4526 Wilshire Boulevard
Built in 1923
H.H. Whiteley, Architect
Tucked between two 1960’s modernist buildings lies a gem of a former era. The main residence at 4526 Wilshire Boulevard, was built in 1923 by H.H. Whitely a significant master architect and builder, for the family of W.I. Gilbert, a celebrity lawyer. The Mediterranean Revival style became popular in the early 1920’s with mansions on Wilshire Boulevard and is again visible one hundred years later in the Mansionizing of small homes throughout Southern California. The Pallazzo at 4526 Wilshire reflects the owner’s desire for a comfortable home and the elegance of a Mediteranian classical villa reflecting their professional and social status in a burgeoning 1920’s post war population boom in Los Angeles. H.H. Whiteley was influenced by the social, economic, and cultural trends of the early 20th century and his client, W.I. Gilbert, who played a prominent part in the lives of important historic personages. The 1920’s was one of the most important periods in the development of Los Angeles.
Harry Hayden Whiteley was born in Bakersfield, California, in 1890 and served in both World Wars. His architectural career included his years in Los Angeles and San Diego, and after WWII he found continued success in Las Vegas. By the time he graduated with a degree in Engineering in 1924 from USC he had already designed many impressive residences and some commercial buildings from Long Beach to Los Feliz. His designs are known for their blend of Spanish and Italian revival style elegant interiors which were popular with affluent clients. In Las Vegas he transitioned to the modernist style, building restaurants, jails, hospitals, churches, hotels, an amusement part, and the 1958 Clark County Convention Center
The original permit to H.H. Whiteley, architect and contractor, for Lot 26 of the Fremont Place Tract on land bought by William I. Gilbert, attorney, lists wife Lucy Gilbert, as owner. The Gilberts were perhaps lured to move west (in 1910 Wilshire Blvd. was still considered in the sticks), by developers publicizing plans to build impressive in-town estates on the boulevard for wealthy tycoons.
William Isaac Gilbert’s father was an attorney in Oklahoma. William followed in his father’s profession and became a favored attorney in Hollywood. W.I. Gilbert initially was in partnership with former California Governor Henry Gage but in 1918 he opened his own office. Some of his famous clients were Mildred Harris Chaplin who divorced Charlie Chaplin in 1919, Rudolph Valentino in 1922 , Aimee Semple McPherson in 1926, Clara Bow, Prince David Mdivani, Frank Mayo, Virginia Bruce, Maurice Costello, Mrs. J. Paul Getty (Helen Ann Rork Getty), Alexander Pantages, James Cagney, Paul Kelly, Kay Francis, and many more in addition to being Chief counsel for the Southern Pacific Railroad. On his way westward he married Lucy Witt in Dallas on Dec. 10 1898, and they had two children, Jeanne and William Isaac Junior. Like his grandfather and father, Junior also became an attorney and eventually a partner in his father’s law office where he added more celebrities such as Carole Lombard and Clark Gable.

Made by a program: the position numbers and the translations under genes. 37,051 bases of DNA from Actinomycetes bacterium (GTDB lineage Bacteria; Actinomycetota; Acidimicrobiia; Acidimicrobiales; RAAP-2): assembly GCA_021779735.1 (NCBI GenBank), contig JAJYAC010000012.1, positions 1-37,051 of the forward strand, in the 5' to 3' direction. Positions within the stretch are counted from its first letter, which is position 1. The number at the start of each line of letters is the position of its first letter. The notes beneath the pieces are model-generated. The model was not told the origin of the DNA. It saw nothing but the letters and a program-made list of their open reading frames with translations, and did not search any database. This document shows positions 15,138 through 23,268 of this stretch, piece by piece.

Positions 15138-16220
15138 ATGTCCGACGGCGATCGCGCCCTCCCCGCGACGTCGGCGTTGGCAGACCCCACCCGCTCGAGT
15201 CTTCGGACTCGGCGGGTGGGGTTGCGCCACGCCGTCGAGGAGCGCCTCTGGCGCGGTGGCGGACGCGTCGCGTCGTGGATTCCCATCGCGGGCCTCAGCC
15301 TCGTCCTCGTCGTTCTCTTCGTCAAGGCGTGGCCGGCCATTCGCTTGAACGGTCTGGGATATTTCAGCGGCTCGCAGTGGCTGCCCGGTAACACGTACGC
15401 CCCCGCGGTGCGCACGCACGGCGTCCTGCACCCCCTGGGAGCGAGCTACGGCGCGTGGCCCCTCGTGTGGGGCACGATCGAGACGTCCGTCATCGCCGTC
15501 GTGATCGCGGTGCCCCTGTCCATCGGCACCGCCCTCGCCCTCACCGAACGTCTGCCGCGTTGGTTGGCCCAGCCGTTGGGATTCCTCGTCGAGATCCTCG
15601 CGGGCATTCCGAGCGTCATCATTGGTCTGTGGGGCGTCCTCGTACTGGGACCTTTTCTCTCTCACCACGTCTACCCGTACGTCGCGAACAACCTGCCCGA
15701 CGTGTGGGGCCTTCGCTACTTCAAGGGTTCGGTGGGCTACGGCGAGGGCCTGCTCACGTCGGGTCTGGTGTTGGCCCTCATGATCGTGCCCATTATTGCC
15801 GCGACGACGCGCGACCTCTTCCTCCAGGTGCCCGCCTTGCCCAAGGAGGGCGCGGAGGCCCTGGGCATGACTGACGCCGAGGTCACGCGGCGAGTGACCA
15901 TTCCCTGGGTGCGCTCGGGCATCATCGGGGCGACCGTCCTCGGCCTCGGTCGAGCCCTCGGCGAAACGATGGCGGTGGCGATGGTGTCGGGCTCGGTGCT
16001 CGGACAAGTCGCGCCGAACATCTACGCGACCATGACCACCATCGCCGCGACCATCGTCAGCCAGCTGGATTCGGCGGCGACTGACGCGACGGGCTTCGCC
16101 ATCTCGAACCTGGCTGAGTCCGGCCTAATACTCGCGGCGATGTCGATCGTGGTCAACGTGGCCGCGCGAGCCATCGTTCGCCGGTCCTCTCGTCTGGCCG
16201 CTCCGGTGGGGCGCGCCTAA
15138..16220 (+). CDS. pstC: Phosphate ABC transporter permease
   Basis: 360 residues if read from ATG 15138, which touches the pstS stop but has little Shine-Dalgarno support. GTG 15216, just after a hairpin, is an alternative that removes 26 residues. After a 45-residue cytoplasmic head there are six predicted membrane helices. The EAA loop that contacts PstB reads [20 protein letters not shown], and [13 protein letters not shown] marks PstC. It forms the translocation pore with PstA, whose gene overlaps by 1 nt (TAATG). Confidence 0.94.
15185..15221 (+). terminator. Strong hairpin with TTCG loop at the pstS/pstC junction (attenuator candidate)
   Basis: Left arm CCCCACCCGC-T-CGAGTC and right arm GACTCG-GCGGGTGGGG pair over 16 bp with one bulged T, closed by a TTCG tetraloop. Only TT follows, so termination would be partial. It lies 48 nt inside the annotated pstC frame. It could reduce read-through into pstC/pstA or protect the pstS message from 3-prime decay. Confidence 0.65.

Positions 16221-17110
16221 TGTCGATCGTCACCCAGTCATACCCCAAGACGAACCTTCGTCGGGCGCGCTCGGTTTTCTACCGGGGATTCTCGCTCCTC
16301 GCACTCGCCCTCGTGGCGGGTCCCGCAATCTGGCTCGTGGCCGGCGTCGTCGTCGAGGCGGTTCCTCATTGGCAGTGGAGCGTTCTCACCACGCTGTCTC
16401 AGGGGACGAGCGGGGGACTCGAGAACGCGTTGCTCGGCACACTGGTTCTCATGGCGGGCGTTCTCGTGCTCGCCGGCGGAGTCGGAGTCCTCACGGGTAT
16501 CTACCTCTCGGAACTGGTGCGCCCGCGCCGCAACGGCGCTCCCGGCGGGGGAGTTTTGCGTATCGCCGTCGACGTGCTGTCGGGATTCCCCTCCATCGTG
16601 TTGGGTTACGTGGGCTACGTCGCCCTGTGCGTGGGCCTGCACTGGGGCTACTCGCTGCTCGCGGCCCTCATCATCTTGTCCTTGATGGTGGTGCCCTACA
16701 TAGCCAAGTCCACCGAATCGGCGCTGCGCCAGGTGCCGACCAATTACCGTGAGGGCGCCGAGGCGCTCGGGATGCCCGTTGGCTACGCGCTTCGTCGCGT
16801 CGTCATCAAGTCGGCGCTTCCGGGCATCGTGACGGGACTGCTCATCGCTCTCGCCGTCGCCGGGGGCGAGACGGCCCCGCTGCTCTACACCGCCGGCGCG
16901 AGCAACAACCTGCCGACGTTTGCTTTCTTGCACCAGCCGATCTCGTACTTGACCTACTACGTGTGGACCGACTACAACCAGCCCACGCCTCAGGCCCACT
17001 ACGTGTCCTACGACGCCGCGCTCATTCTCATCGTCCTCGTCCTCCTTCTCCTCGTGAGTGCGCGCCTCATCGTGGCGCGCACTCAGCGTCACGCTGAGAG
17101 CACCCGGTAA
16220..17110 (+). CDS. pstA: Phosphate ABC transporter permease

Until his unexpected death from pneumonia November 28, 1940, W.I. Gilbert resided at 4526 Wilshire Blvd. in the elegant home designed and built for him in 1923 by architect Harry Hayden Whitlely. Lucy Gilbert and their daughter Jeanne and her son, Donald Rackerby continued to live there until the end of WWII. The home was sold to an oral surgeon, Berto Agave Olson and thus a second family began a residency of two decades before the next sale and commercialization and rezoning the property in the 1970’s.
After the Olsons moved, Dorothy Desbrow Bell took charge of the property. It was used as a party event site, then the Jocelyn Ryan Modeling Studios maintained offices there, and for several years the Self-Help Institute sheltered there. It was not until the fall of 1978 that a new owner Hank DiRoma filed requests to officially change the usuage of the three buildings. In 1978, the owner, BCD Properties (a business arrangement by Mr. Baker, Mr. Camusi, and Mr. DiRoma) began making changes including installing and removing partitions, designating the main dwelling to “office,” making the two story garage a “dwelling” by enlarging the first story of the former garage and connecting it with the floor above, and the smallest structure-a single story garage, became a “recreation and office space”. They added parking in front, fire doors, and a disabled access. Mr. John Baker hired architect Scott Macgillivray to add new partitions on the first and second floors and enhance the front of the main building with a raised patio and grand entrance flanked with rounded ballestrades in keeping with the original Italian revival style of the 1920’s. Although the property has been repurposed to a business, the original interior rooms are clearly recognizable and the elegant main curved stairway has the original spiraled wrought iron supports. The high ceilings add to the spacious feeling of the rooms and original fireplace can be seen in the library. The present owners have preserved the original distinctive stucco ornamentation especially the decorative molded masonry surrounding the front door. They have added classic fenestration and architectural details such as window balconies and molding along the roof in keeping with Italian revival style of the 1920’s.